1. From this subject, it is easy to perceive the mistake of those who suppose that self-denial implies selfishness. In preaching, a few years since, in the congregation of a brother minister, I had occasion to remark, upon the self-denial of God in the work of Atonement. Some of the members of the church were disturbed, with the idea that God could exercise self-denial, supposing that self-denial implied selfishness, and that none but a selfish being could deny self. I was informed, that one of them went to his minister, to see whether he accorded with me in my views of self-denial. He informed him that he did not agree with me, and that he thought it wrong to affirm that God exercised self-denial, inasmuch as it implied selfishness in God. Now it pains me to be obliged to say, that for a long time it has been growing more and more evident to my mind, from personal observation, reading, reflection, and prayer, that to a most alarming extent, the very nature of the Christian graces is radically mistaken by the Church and by multitudes of ministers--that in innumerable cases mere emotion is mistaken for religion--and that to an extent truly shocking, selfishness, in one or another of its modifications, is mistaken for true piety. Not long since, the question was seriously proposed by a brother, as a question to be considered and discussed, whether a mind in a state of entire sanctification could exercise self-denial at all, and whether any thing could be possibly called self-denial in one who is entirely benevolent. Now what a wonderful mistake is this. What? Query, whether a benevolent mind can exercise self-denial! Why, it is the most manifest thing in the universe, that self-denial implies benevolence, and that that cannot be self-denial that does not deny self, from motives of disinterested benevolence. It is, therefore, so far from being true, that self-denial implies selfishness, that selfishness is entirely inconsistent with self-denial. They are exactly opposite states of mind, and can no more co-exist than light and darkness can co-exist. This mistake is very extensively made in the Church; and I do not hesitate to say, that in just as far as it is made, it is a fundamental error. It is putting darkness for light, and sin for holiness; and I must confess, it is extremely difficult for me to understand how a mind that has ever truly exercised self-denial, could fall into so strange a mistake--how a man who has ever known what it was to deny himself, from disinterested benevolence, should ever afterwards suppose that self-denial implied selfishness--and that to deny one form of selfishness for the sake of gratifying another form could be self-denial.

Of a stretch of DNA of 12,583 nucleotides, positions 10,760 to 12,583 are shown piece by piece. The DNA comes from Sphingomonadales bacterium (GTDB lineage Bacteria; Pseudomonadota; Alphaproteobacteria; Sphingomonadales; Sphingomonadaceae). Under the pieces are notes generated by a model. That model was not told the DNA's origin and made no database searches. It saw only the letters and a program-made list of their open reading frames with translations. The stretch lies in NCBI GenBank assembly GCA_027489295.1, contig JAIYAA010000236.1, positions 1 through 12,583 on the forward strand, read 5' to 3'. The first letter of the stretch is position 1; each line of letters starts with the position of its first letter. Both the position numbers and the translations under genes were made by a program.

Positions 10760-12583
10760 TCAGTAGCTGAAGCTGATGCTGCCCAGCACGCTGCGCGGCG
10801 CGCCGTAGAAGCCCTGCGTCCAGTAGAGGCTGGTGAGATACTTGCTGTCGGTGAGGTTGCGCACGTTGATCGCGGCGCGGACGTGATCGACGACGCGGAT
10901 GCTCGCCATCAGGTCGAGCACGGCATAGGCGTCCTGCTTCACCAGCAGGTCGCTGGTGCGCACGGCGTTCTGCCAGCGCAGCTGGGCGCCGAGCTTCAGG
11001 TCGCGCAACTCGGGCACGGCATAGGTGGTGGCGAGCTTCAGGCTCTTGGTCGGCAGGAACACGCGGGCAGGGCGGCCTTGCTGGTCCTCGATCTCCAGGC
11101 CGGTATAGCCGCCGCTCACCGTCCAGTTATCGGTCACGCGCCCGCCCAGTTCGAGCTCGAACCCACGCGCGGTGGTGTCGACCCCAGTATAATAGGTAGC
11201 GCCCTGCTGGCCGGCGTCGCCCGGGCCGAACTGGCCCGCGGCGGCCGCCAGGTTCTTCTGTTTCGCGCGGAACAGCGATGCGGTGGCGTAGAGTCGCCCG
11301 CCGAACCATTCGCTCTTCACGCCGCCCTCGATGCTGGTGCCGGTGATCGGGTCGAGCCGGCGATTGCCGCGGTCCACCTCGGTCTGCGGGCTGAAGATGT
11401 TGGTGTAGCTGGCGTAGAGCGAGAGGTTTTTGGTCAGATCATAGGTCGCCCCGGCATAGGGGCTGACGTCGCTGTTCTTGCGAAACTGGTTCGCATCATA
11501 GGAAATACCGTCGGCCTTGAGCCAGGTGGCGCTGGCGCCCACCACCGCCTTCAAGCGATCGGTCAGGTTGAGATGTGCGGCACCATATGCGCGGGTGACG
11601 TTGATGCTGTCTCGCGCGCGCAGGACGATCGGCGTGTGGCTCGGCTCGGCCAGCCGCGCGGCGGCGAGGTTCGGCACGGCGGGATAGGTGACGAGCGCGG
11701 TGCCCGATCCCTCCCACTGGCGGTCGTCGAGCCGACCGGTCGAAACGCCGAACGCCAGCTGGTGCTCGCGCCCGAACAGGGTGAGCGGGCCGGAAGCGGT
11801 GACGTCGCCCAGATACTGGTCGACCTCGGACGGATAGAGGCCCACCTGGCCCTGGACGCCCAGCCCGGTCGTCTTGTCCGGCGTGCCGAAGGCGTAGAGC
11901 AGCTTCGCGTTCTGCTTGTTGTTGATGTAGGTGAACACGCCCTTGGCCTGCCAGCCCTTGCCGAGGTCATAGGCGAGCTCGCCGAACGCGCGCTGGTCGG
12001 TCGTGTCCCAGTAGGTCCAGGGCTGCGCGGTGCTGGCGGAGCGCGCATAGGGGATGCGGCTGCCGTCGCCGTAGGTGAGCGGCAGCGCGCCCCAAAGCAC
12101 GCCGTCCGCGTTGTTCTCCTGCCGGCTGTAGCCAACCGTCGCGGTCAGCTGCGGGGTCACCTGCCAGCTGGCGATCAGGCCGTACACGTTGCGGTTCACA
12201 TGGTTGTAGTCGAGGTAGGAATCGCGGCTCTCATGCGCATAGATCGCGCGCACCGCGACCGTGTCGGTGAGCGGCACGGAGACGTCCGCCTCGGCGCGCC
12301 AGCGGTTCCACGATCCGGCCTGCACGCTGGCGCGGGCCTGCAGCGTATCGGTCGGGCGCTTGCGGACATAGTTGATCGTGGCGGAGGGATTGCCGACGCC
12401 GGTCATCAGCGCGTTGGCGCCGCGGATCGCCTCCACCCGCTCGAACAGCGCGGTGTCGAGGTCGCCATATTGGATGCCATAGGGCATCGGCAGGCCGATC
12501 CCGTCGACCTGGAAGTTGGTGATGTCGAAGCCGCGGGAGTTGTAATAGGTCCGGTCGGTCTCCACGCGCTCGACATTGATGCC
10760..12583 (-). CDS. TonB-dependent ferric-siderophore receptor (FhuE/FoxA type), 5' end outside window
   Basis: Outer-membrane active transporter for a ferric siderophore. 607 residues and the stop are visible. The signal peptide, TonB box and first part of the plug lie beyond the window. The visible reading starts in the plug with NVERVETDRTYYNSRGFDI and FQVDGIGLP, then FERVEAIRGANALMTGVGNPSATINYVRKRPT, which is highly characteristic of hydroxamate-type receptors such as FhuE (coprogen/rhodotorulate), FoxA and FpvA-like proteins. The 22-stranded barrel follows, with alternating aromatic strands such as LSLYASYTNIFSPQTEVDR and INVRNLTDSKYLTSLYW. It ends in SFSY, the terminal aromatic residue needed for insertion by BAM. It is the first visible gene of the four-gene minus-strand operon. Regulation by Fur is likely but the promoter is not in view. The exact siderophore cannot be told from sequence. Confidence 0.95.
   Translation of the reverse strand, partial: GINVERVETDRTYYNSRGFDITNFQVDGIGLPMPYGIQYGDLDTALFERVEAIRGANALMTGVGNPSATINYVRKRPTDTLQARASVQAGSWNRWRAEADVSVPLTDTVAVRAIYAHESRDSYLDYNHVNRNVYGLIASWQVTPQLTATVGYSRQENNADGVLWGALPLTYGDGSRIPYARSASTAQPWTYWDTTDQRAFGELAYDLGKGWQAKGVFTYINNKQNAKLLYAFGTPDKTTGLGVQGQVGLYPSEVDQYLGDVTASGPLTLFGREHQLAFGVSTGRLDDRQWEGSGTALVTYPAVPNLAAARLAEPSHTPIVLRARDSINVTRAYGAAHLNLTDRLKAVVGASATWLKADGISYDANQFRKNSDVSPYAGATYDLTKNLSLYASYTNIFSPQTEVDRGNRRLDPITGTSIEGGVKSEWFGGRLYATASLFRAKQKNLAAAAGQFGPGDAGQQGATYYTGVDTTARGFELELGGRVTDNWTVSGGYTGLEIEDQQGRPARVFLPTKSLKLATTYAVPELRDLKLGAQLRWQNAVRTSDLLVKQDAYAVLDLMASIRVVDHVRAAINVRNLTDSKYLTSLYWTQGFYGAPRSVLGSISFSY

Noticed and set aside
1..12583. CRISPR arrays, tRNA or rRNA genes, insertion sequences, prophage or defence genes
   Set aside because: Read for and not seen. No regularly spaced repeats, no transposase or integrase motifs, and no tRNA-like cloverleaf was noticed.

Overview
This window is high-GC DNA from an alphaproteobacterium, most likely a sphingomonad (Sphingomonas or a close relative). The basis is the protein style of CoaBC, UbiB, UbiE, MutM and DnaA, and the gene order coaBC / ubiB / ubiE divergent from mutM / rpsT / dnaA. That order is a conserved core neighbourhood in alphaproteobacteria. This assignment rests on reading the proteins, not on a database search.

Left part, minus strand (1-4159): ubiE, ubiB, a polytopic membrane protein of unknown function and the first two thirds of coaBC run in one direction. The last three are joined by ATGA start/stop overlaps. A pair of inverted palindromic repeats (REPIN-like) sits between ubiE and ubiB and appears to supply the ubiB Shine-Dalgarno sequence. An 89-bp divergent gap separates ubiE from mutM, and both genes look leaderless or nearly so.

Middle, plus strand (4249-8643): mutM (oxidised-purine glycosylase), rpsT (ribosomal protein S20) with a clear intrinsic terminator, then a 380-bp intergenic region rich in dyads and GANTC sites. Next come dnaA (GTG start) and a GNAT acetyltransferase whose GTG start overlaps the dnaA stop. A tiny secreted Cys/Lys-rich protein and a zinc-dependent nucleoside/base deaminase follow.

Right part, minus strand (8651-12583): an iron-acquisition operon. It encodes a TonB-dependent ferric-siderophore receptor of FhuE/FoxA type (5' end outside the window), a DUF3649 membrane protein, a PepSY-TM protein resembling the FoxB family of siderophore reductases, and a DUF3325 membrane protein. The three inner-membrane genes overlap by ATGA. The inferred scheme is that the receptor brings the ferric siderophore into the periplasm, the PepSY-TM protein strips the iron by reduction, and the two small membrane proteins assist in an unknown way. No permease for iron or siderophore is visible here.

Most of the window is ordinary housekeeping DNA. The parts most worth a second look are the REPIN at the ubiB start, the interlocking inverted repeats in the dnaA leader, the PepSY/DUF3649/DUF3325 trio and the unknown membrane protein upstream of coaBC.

2. True self-denial implies entire consecration, or entire sanctification. I do not speak now of continued, or permanent, but of present sanctification. To deny self from motives of disinterested benevolence, is for the time being to obey God. It is to do your duty. In other words, it is to be in a state of entire conformity to the will of God. Nothing short of this is denying self, taking up the cross, and following Christ.